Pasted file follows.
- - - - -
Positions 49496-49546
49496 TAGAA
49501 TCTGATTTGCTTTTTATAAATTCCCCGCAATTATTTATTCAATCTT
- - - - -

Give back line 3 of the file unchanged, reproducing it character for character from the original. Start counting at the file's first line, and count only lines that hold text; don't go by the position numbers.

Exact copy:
49501 TCTGATTTGCTTTTTATAAATTCCCCGCAATTATTTATTCAATCTT